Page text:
we just had two cast core failures. The material did not harden, crumbled. Part of our confusion is with product names. What is fireclay, furnace cement, refractory cement, and refractory mortar? They go by different names and descriptions store to store! Please help!
Robert; Most common brand of "fireclay " is lincoln 60, another is hawthorn. fireclay is a powdered clay sold in 50 bags with properties known for high heat resistance. Furnace cement is generally used to seal leaking conventional wood stoves, and would not make a good additive to a core mixture. Refractory cement and refractory mortar are probably a very similar product, either should work as an additive to your fireclay / perlite mix commonly used to cast a core (walker style). Adding sodium silicate (water glass)or painting it on afterwards will also harden up your casting.No concrete products can stand up to the heat of a rmh core,only refractory products can take the high heat. My complaint with a cast core is the frailty of the feed tube area, mine went from a 7.5" square to the size of a 5 gal pail by the end of one burning season. Cast cores burn super hot extra fast but... they are fragile and will crumble if you treat them roughly. I now build my cores from heavy fire brick , they take much longer to heat up but are very durable.
Bob; All my firebrick was acquired as salvage , for free or trade. Different names stamped on them, i've gotten soft insulating brick and lots of heavy brick. From research it seems most firebrick runs from 2300 F - 3000 F. I live in the Pacific NW and sawmills are everywhere. They all use boiler fed dry kilns to dry their lumber. When a sawmill closes it all comes down and an auction house sells all the parts from the mill ,including (you guessed it) pallets of firebrick. Most buyers at these auctions only want certain items but have to buy pallets of other stuff like.... firebricks, if you ask they may say "go dig them up and their yours!" The White Block store in spokane valley, washington sells lincoln 60 fire clay at $9.00 a bag and also sells brand new whole and split firebrick but I never looked at the prices.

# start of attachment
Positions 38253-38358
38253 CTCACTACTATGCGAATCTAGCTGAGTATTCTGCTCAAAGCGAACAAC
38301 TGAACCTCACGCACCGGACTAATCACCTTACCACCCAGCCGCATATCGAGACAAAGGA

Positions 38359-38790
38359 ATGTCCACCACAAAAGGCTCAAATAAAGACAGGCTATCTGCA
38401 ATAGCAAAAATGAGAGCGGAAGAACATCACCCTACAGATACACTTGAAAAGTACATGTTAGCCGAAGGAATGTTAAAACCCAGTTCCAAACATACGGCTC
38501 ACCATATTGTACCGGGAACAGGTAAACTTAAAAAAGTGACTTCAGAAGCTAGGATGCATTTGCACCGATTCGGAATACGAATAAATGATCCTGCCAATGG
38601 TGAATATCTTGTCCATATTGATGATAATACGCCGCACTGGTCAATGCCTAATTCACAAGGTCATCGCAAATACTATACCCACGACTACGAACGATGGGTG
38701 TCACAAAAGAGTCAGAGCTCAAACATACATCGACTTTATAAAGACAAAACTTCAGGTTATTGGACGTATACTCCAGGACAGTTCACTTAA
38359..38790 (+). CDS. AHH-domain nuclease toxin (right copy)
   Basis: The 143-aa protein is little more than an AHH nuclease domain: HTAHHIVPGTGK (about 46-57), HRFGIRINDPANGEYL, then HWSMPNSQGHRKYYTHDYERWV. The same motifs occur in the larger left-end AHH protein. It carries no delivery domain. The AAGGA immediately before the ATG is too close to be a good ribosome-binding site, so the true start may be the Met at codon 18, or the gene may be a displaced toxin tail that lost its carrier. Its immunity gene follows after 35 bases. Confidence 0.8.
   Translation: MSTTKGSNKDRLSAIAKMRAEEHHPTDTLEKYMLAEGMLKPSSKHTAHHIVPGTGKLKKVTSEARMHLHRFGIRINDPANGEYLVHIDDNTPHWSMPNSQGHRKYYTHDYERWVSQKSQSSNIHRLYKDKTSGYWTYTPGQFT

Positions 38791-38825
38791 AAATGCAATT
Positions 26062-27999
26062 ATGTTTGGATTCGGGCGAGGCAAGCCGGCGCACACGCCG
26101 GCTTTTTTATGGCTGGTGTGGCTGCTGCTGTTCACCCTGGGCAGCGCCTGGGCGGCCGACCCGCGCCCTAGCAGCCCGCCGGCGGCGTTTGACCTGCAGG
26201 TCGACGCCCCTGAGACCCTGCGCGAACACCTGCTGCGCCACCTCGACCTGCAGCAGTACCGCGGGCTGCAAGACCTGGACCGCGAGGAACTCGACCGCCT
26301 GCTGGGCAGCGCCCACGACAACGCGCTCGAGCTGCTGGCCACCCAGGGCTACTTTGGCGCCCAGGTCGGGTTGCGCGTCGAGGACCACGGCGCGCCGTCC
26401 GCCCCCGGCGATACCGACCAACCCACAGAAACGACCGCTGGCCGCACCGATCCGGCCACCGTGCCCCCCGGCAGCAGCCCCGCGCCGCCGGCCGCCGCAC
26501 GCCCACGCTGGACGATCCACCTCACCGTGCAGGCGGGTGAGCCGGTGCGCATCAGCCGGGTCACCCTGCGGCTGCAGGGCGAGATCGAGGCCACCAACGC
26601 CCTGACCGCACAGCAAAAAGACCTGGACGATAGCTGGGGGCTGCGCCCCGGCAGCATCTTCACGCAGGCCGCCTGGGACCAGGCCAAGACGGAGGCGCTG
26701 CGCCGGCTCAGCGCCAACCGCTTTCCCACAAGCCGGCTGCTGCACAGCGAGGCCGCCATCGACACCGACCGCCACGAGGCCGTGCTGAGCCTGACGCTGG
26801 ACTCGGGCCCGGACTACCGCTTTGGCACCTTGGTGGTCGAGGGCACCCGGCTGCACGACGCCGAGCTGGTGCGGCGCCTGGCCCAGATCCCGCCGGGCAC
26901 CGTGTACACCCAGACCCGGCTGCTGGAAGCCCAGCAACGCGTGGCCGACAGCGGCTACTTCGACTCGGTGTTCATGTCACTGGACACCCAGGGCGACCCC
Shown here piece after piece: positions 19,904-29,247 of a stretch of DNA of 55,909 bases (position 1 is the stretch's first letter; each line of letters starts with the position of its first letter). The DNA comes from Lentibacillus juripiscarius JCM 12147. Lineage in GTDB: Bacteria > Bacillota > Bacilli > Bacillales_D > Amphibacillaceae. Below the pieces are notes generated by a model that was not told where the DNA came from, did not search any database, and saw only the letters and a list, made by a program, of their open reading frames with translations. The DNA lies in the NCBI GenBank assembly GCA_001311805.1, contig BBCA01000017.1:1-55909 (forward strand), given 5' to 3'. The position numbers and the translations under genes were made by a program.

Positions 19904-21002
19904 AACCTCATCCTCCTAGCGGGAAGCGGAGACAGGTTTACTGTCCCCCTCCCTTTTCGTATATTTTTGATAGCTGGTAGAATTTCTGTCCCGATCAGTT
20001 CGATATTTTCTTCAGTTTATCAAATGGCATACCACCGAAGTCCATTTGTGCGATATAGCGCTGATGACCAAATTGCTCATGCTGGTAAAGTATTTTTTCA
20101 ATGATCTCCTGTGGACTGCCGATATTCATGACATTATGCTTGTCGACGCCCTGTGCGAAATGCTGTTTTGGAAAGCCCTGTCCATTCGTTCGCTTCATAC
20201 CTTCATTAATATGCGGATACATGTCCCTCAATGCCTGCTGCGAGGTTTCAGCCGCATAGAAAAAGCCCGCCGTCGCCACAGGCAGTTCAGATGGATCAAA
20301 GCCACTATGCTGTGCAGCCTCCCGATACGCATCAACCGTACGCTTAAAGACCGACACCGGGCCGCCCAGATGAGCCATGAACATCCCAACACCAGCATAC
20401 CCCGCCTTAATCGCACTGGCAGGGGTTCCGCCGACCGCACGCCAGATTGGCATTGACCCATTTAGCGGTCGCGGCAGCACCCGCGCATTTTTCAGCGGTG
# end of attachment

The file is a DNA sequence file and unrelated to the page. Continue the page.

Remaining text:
I am just adding some more info to roberts post on the casting failure. The clay we used was fire clay bought from a pottiers supply store. I beleive it had a cone 10 rating and was said to be good for 2500 degrees. The first mix we did nt use this fire clay and had the same results. The second mix was mostly fire clay (200lb dry) one bage +/- vermeculite and two pails of refractory cement. After 24hrs the casting was fired, the second day the casting was fire again. Sever cracking occured and when the sides were removed, the casting was cracked so bad that it will not hold together. I have watched a vid on youtube describing this method of casting twice and can not figure out what went wrong. Please help!
Nowhere near enough time for monolithic casting to dry. For 200 pounds, i think you could wait for a good two months to dry. What you had is steam cracking. The water turned to steam, and wanted to escape. IIRC, one drop of water can take 400 hundred times it's original volume, when turning to steam. So guess what you get? Cracks.
Bob; To start , nobody who casts their own core can seem to wait more than a few days till firing it off ! Perlite is highly recommended over vermiculite , vermiculite holds water , leading to steam . Some cracking is to be expected, just not the excessive cracking you are getting . After all you are going to cover it with cob. 200# clay with one bag of vermiculite & 2 buckets of refractory seems like a very clay rich mixture. If I recall, I used 100# of fireclay with 4 cubic feet of perlite and one bucket of refractory. I did have feed tube issues and at the very end of the burning season a few inches of my burn tunnel roof collapsed. If I was to cast another core I would use a compleat insulated refractory mix rather than fireclay & perlite. After casting and just before firing I would paint the whole feed tube area with water glass , in the hope that it would make it more durable. Risers on the other hand do not need much (if any)refractory, only fireclay and perlite. Last photo shows a new one just about ready to be covered by my 55.
Thanks for the info! This site has been a great resource! We are going to buld a new J tube with fire brick. Should we go with dry stacking or mortar the joints? We would cover the dry stack with clay/ But if we use mortaer what kind is reccomended?
Bob: No to dry stacking. Use fireclay as your mortar. Some people make a slurry in a bucket and dip each brick into it as they build. I prefer a slightly thicker slurry and use my hand to smear onto each brick. As long as you keep it thin either way works fine. Try to find a named powdered fireclay like (lincoln 60) it's heat resistant properties make it expand or contract less than other clays.